In all the airplanes I've flown (from the TB-9 up the the C208B or the PC12), I've always treated any ice accumulation in solid IMC (meaning the tops or bottoms are more than a thousand feet away) as an urgent situation, and immediately request an altitude change from ATC citing ICE. When I've lost more than 10 KIAS, I _TELL_ ATC I need an immediate change, and if I don't get a satisfactory response I'd declare an emergency and change altitude on my own. It's never gotten that far, even on busy days here in the DC and NY centers the controllers have always given me options - the worst response I've ever gotten was "I'll have lower for you in 10 miles", which was only 4 minutes away and was OK at that point.
Someday when I'm flying something with lots of bleed air or electrical power (did you know that the B-787 doesn't use bleed air for anything except maybe engine start?), I'll treat ice as something to be endured.
This may be preaching to the choir - and I'll apologize - but it seems every winter I read about a few more examples of folks who die overestimating their known ice systems. As Dirty Harry said: "A Man's got to know his limitations".
I was talking to the president of Columbia about the KI issue at the AOPA Expo in Tampa last year. He said the Columbia's deice won't ever be KI because he doesn't want to insidiously tempt pilots into thinking it's anything but an emergency out.
Well, and plus there's the liability thing.
This is one of the reasons I went to the P-Baron.
In the A-36 there were seveal times where conditions merited giving the weather a try: lots of outs, no icing reported but conditions conducive, etc. Some of these forcasts are for multi state areas. geesh!
Had I encountered any icing and had issues arise, I was technically illegal. At least in the Baron, it would be careless and reckless, huh?
You won't get any arguement from me, Tim. I just think if you're flying in the NE from a long distance having KI seems to be prudent. I don't trust the weather up there after Nov 1st and until May. I used to live in NY, VT & MA.
Of course, a part of knowing your limitations is knowing your (and your aircraft's) capabilities too. Dr. Chien wrote a few great articles for Aviation Safety Magazine on icing (January 2002), snow (December 2003) and prepping (October 2003) for cold weather flight.
Ice & Thunderstorms are my two major fears in flight.
"I was technically illegal" - That's the difference. During the winter up here michigan has A LOT of ice days. The ice is often not that bad but a person that actually wants to use his or her aircraft and stay legal needs to have a KI aircraft. The ice system on the Mooney works REALLY well. You just need to be aware of its limitations. Of course like xm and thunderstorms you use this technology to push through the weak/avoid the heavy stuff and continue with the trip.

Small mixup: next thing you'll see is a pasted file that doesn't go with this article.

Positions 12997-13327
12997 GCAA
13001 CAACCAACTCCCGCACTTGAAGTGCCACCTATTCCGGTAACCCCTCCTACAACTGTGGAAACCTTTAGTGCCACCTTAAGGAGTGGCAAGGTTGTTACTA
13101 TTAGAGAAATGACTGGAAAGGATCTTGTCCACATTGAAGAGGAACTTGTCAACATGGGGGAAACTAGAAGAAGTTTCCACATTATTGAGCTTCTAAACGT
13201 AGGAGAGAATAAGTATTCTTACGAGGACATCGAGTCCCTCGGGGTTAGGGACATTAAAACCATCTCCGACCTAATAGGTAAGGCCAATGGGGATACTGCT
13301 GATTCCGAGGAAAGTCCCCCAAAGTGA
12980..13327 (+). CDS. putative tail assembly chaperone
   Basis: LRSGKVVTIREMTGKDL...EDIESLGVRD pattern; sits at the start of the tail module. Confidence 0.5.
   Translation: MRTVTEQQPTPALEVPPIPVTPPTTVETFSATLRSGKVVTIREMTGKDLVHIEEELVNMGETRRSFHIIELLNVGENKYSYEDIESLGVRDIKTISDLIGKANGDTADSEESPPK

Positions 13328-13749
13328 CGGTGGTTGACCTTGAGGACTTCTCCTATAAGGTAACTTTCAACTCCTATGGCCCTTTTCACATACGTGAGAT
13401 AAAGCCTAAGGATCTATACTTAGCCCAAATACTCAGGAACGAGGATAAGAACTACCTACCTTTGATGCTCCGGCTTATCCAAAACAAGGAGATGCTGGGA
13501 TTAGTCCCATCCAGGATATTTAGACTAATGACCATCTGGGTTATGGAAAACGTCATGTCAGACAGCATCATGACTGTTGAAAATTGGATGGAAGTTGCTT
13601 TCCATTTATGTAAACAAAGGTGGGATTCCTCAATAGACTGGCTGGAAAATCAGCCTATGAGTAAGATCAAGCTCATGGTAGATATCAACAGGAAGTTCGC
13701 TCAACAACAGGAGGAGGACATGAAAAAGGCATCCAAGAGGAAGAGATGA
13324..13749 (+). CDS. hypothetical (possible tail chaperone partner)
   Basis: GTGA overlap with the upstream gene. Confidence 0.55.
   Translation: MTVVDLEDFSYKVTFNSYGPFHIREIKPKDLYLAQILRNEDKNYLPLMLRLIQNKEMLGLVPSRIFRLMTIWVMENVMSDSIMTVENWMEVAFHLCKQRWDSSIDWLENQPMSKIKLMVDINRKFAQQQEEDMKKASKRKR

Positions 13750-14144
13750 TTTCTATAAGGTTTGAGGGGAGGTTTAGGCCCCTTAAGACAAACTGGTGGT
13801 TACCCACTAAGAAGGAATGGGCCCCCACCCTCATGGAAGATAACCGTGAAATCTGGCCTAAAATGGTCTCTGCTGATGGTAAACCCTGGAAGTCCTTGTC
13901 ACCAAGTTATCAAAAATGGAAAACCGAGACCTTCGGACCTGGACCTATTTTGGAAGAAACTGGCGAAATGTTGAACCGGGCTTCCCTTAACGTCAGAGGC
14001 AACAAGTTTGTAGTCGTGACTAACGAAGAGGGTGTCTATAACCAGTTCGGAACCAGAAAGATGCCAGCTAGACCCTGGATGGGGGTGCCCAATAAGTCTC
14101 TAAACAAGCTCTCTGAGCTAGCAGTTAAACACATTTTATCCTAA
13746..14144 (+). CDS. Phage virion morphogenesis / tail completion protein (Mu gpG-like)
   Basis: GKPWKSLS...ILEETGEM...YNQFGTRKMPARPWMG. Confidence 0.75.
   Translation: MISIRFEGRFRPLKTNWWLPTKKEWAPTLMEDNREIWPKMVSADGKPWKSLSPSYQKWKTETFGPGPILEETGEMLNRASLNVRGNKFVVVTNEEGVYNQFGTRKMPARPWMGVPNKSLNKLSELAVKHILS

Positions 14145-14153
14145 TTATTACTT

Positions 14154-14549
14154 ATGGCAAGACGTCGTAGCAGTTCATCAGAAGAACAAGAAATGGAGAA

Then why do their ads for it say "Simply push a button and let your worries melt away"? (AOPA Pilot, February 2006, p. 45) That sounds to me like a lot more than an insidious temptation -- more like an outright invitation to fly into icing without worry.
Either way, you're screwed.
I'm unaware of any part 91 incidents where icing was involved and the FAA came after the pilots if there was no accident or injuries, even if the pilot declared an emergency and got priority handling from ATC. Ron may know of some.
Of course, if you crash the plane, that's a different story.
I agree Timothy. The current policy is kind of no harm; no foul. It would be very difficult to write a regulation that could allow the wide lattitude and judgement that is necessary in many of these circumstances. The current policy (for part 91 as you so ably point out) is if it's forecast and you have a problem, it will probably be a violation. That's probably pretty good for us.
There is a flight instructor that had some pretty heated discussions on another board that condoned teaching folks to fly into icing conditions to get experience (non-K-ice planes). I understand he has requested a formal opinion be rendered on this issue. I don't like asking for formal written opinions unless I feel very strongly it will improve the current situation: don't have a good feeling 'bout this one.
Apparently the marketing folks produced their ads and the more conservative engineer types worked on the certification.